Even when the weather doesn’t agree with us, it agrees with us. That’s what I was going to write about how the persistently poor Pennsylvania weather works in our favor when we’re pedaling up the biggest hills since the rockies, burning up inside, but cooled by the clouds and an intermittent sprinkle. The mountains out here have nothing on the Rockies. That’s also what I was going to write until we hit three big climbs in one day on the way to Waynesboro. 50 miles seems like a lot more when half of it is steeply uphill. Of course, the downhills are a blast, but like I said, sometimes the weather didn’t really agree with us.
On our first day of tackling Appalacia, a spritz here & there cooled us off. Then an extended shower kept extending until it poured on us during the entire climb over Laurel Pass into the Highlands. 2,600 feet in the sky is truly nothing for twoarmparty, but when you descend another 1,000 feet then go back up a few times, in the rain…that begins to suck.
So we stopped in Jennersville, a small town just past our first pass, and had some ice cream while we drip-dried. An older lady who we asked about camping said that her daughter was at Camp Sequanota up the street with her grandkids, and maybe we could set up under a pavilion there, or at least in an unused campsite. She made a few quick phone calls, and by the time Andy’s Sundae came out, we were hooked up with a place to pitch a tent at the camp, which happened to be a Lutheran summer camp. And this was family week.
We rode back up the road a bit to Camp Sequanota, and found our way to the main offices, where Linda, the woman’s daughter, came out to greet us and direct us where to go. Shortly afterwards, Pastor George came out, and as we all looked at the darkening skies above the mountains to our west, feeling mists of future downpours drift past our faces, our place to stay was negotiated. What was once a spot on the ground became a spot on the ground under a pavilion, then an unfinished, dusty cabin, then cabin six with twelve beds, electricity, and two bathrooms.
dang...i forgot to rotate this image...but...you get the idea
“Why don’t you join us for dinner,” Pastor George asked. Twoarmparty never turns down an act of generosity. So we walk into the dining hall where teenage counselors are frantically setting dozens of tables, families are chasing around kids who have fallen ill with cabin fever (it’s been raining all of family week), and the staff poured pitchers of Kool-Aid. We stood around a table with Linda, Pastor George, a counselor and another couple while a camp leader lead the room (with more people in it than the entire population of Philip, South Dakota) in the “Johnny Appleseed” grace. It involved lots of hand motions and gutteral sounds that none of us understood and seemed somewhat cultish. But that’s probably just because we’re heathens. Nonetheless, Andy and I had some Kool-Aid and came back later for the puppet show. It was a delightful reinterpretation of classic 50′s songs set in a diner, based on the gospel of Mark, chapters 4, 5, and 6. Even the 18 year old counselor with tattoos, piercings, and a torn Misfits shirt who Andy said “That was me, when I was at Bible Camp” was getting into it. Hanging out with the Lutheran Family camp in the Laurel Highlands of Pennsylvania was just like hanging out with the guys at Pactola lake, way back in the Black Hills of South Dakota, except this time, they were drunk on the love of God.
Rest days seem to be our best friends right now. We took a long weekend in Milwaukee, even though it hurt Quinn and me, and wasn’t always that *restful*. Since Tuesday, we’ve been in Chicago. What day is it? Friday? Yeah. I guess it is. We’ve cranked out a stellar 100 miles over the past six days and spent most of yesterday watching movies or old Simpsons episodes.
Is twoarmparty slipping? Are we giving up? Balderdash! How could you possibly suggest we give up? After we’ve pulled off multiple back-to-back centuries, climbed the rockies, braved the perils of South Dakota, roughed it out in Iowa, and navigated the woody mazes of Wisconsin? It’s not US that gives up when we get to Chicago. It’s those OTHER friends of ours from last summer, and they started on the EAST coast. That’s the SHORT way to Chicago. We’re just hanging out. It’s been tough.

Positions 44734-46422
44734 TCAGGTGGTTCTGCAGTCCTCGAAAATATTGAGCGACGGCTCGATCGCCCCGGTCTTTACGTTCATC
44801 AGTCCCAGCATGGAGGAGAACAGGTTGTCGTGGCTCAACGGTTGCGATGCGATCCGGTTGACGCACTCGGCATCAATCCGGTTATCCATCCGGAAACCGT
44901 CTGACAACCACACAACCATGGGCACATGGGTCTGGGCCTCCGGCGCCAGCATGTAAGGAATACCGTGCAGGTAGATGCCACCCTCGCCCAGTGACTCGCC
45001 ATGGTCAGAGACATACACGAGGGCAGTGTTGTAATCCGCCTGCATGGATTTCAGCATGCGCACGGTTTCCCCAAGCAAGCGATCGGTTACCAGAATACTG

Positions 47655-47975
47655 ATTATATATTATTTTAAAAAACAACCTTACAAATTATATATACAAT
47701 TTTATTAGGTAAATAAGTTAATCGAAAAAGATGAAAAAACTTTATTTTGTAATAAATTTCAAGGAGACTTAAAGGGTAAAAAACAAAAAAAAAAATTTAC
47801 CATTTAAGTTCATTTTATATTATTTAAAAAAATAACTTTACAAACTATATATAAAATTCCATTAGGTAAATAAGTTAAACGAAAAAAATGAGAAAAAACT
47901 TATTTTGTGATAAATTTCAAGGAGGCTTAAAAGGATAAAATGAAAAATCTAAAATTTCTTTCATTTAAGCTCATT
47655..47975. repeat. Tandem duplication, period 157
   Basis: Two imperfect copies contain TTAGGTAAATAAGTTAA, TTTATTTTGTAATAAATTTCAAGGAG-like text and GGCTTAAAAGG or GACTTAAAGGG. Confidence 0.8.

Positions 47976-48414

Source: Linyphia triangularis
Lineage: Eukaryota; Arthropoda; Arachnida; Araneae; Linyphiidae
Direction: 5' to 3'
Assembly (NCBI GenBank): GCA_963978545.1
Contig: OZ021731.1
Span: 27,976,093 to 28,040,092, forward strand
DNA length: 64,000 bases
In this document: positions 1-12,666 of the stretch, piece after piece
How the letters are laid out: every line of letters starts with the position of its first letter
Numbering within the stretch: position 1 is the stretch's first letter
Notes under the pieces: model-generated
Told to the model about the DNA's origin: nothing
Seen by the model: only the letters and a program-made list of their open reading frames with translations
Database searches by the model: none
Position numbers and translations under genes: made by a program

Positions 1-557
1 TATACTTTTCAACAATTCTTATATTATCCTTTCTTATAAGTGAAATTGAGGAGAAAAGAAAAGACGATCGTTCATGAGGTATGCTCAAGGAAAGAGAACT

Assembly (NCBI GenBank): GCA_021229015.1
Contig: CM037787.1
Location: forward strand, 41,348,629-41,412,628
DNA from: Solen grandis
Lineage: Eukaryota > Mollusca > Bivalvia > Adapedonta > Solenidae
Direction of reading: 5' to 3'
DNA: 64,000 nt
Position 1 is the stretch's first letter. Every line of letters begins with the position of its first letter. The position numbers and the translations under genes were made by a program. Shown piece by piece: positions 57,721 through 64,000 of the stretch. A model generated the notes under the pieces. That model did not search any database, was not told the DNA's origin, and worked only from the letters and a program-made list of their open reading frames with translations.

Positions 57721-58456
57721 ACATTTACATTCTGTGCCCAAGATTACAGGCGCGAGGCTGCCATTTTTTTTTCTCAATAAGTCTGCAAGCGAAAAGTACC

It’s also been inclement. It’s like April weather out here. Yesterday, we had to cancel the barbecue at Dumptruck’s place and go to the brand new Art Institute Modern Wing instead. Blech! Art! (It’s free on Thursdays & Fridays from 5-9!)
Dumptruck. This is the name he goes by. Image from Gus Legit.
This is a good time to give our thanks to Brean. Hey Brean, thanks. For letting us stay at your place for three nights, watch all your roommate’s DVDs while it rained, and meeting us in Kenosha to guide us into Chicago. We’ll never forget you. Come back to New York. Don’t just say it, do it finally. And good luck with the kids you’re coaching out at the track.
Goodbye, Chicago! Nice lake.
Oh wait! I totally forgot to explain why we’re wasting so much time. It’s because we’ve got time to waste. The next place we have to be is in Dayton, Ohio, and we need to be there by next Friday. It’s less than 300 miles away, and we can easily make it there by Tuesday. So instead of pushing boring, 30-mile days through cornfields and Gary, Indiana (which is not nearly as nice as the song from the Music Man leads one to believe), we figured we’d hang out in the windy city and visit our friends. So there you go. That’s why we’re here.
This weekend, I woke up more sore than on any other day during the trip. My knees hurt to bend and my ankle hurt to walk on. Jumping right back on a brakeless fixed gear bike weighing 1/5 the weight of my fully loaded touring bike and sprinting back & forth all day long in the rain didn’t come with as much ease as I might’ve expected it to, having powered nearly three thousand miles by this point. Quinn & my polo bikes were stored by friends in New York, and shipped out here for the tournament. They’re both fixed gear bikes. A good number of the people reading this blog know what that means, but for the rest of you – our moms’ friends, the ladies at Curves, maybe a few lurkers who haven’t left comments – it means that the bike only has one gear, no brakes, and doesn’t coast. To slow down and stop, you pedal slower or lock up your legs to completely stop the rear wheel from turning. It works an entirely extra set of leg muscles than riding a “normal” bike because stopping the bike requires applying resistance to the pedals’ constant forward motion. Sure, Quinn and I have worked the crap out of all the other muscles, but the fixed gear muscles had been more or less dormant for the past two months. Then we go and hurl ourselves into round-robin competition using them. I personally hurt a lot Sunday morning. It probably didn’t help that I fell on my knees & ankle once or twice – and the half-bottle of vodka I shared with my teammates before the last match of the day probably didn’t improve my coordination either.